# Patent application title: Method and Apparatus For Early Warning of Critical Care Patient Hemodynamic Instability

##
Inventors:
Balachandra R. Deshpande (Northville, MI, US)

IPC8 Class: AA61B500FI

USPC Class:
600504

Class name: Diagnostic testing cardiovascular measuring blood flow in body portion other than heart

Publication date: 2013-11-07

Patent application number: 20130296724

## Abstract:

A method and apparatus for providing a computing environment for a user
which gives early warning of critical care patient instability. The
method and apparatus use the entropy of monitored channels which are
paired, each channel being paired once with each other channel. The
entropies within each pair are compared to create an information exchange
ratio. The information exchange ratios are integrated and a maximum of
the integrated information exchange ratios is determined. Then, an alarm
condition occurs at a user determined percentage of the maximum
integrated information exchange ratio.## Claims:

**1.**A method of providing a computing environment for a user which gives early warning of critical care patient instability, comprising: measuring a plurality of critical care patient channels with channel ranges via the computing environment periodically to determine a channel entropy corresponding to each channel, wherein the channel entropy of a channel equals H(X)=Σ

_{x}-p(x)ln(p(x)) and X corresponds to a measured channel signal, x equals a value within the channel range, and p(x) is the probability of X=x; comparing each channel entropy to each other channel entropy to create corresponding joint entropies, wherein each joint entropy equals H(X,Y)=Σ

_{x}Σ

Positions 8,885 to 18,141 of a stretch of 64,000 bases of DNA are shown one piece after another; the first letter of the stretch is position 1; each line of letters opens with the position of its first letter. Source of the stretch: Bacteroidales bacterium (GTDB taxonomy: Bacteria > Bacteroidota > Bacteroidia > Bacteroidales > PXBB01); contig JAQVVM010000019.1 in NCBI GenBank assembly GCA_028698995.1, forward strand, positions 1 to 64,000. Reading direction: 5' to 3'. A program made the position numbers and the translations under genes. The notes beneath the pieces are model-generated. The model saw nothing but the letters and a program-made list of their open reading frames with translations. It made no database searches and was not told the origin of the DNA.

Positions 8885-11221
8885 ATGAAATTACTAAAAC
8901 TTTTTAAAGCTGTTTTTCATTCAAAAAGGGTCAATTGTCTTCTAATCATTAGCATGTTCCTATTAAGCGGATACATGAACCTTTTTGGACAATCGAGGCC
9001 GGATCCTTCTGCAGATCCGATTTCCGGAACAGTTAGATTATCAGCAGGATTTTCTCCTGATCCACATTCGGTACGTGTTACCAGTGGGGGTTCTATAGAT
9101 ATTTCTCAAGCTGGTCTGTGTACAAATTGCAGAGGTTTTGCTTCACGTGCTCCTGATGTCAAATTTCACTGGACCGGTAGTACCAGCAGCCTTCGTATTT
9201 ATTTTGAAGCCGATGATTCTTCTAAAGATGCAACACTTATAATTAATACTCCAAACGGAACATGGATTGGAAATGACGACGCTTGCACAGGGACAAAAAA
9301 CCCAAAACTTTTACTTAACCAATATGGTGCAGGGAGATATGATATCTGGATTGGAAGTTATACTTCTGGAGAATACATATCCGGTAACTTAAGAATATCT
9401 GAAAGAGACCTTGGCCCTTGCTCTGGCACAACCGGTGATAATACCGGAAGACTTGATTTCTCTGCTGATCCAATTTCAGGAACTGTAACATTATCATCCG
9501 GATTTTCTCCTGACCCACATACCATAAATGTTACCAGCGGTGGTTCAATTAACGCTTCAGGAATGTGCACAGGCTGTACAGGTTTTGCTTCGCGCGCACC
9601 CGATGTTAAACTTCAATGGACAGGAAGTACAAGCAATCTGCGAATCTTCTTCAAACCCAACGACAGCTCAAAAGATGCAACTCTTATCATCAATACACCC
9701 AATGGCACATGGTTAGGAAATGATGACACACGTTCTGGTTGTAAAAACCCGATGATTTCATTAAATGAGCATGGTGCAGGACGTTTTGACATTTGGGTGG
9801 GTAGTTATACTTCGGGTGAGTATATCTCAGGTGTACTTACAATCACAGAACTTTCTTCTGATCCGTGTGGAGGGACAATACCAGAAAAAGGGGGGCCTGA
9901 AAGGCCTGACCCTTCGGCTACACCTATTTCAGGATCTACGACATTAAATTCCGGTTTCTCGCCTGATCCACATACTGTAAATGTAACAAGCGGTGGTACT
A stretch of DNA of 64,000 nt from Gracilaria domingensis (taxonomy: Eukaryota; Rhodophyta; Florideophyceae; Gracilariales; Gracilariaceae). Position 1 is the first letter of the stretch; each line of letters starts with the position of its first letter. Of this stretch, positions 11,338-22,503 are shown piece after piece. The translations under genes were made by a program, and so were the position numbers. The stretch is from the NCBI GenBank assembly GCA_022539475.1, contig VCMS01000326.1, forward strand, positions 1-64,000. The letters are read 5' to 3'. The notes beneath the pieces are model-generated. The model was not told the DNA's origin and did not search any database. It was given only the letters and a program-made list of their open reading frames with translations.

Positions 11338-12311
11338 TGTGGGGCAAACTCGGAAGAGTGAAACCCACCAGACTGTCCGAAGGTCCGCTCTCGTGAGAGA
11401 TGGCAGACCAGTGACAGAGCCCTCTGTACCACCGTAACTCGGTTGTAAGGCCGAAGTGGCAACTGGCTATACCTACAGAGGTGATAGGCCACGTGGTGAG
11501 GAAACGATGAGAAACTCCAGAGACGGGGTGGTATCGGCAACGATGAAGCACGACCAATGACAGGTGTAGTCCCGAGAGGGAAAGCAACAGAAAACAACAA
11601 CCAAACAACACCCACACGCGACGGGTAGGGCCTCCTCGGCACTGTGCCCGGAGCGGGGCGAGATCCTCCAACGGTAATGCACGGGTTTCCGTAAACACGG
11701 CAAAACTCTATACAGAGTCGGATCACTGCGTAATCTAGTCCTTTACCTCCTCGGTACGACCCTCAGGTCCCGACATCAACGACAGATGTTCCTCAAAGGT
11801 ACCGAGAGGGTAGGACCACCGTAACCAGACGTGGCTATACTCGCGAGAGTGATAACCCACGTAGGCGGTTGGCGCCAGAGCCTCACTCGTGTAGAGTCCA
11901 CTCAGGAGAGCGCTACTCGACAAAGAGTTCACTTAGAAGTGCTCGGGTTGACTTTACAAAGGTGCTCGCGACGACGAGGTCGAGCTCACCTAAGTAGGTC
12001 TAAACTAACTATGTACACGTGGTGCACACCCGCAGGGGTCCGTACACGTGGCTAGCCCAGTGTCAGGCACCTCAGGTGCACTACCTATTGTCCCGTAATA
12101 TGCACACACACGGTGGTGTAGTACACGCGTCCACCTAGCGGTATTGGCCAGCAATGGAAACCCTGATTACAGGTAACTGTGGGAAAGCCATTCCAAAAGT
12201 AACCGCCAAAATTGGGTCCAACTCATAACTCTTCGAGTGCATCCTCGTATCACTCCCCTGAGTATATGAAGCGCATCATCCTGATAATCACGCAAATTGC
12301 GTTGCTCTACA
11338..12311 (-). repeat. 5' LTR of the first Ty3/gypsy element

_{y}-p(x,y)ln(p(x,y)) and X and Y each correspond to different measured channel signals, x and y equal values within their respective channel ranges, and p(x,y) is the joint probability of X=x and Y=y; assessing the two entropies within each channel pair to determine an information exchange ratio for each channel pair, wherein the information exchange ratio equals I(X; Y)/H(X,Y) and I(X; Y)=H(X)+H(Y)-H(X,Y); integrating the information exchange ratios of all channel pairs; measuring the integrated information exchange ratios of the channel pairs over time to determine a maximum value which corresponds to maximum critical care patient stability; and creating an alarm condition so that the computing environment notifies the user of critical care patient instability when the value of the integrated information exchange ratios of the channel pairs falls below a user determined percentage of the maximum value of the integrated information exchange ratios of the channel pairs.

**2.**The method of claim 1, wherein the user determined percentage is 70%.

**3.**The method of claim 1, wherein the periodic measurement of the plurality of critical care patient channels occurs with a frequency equal to the most frequent data collection period available to any of the channels.

**4.**The method of claim 1, wherein the periodic measurement of the plurality of critical care patient channels occurs with a frequency equal to the least frequent data collection period available to any of the channels.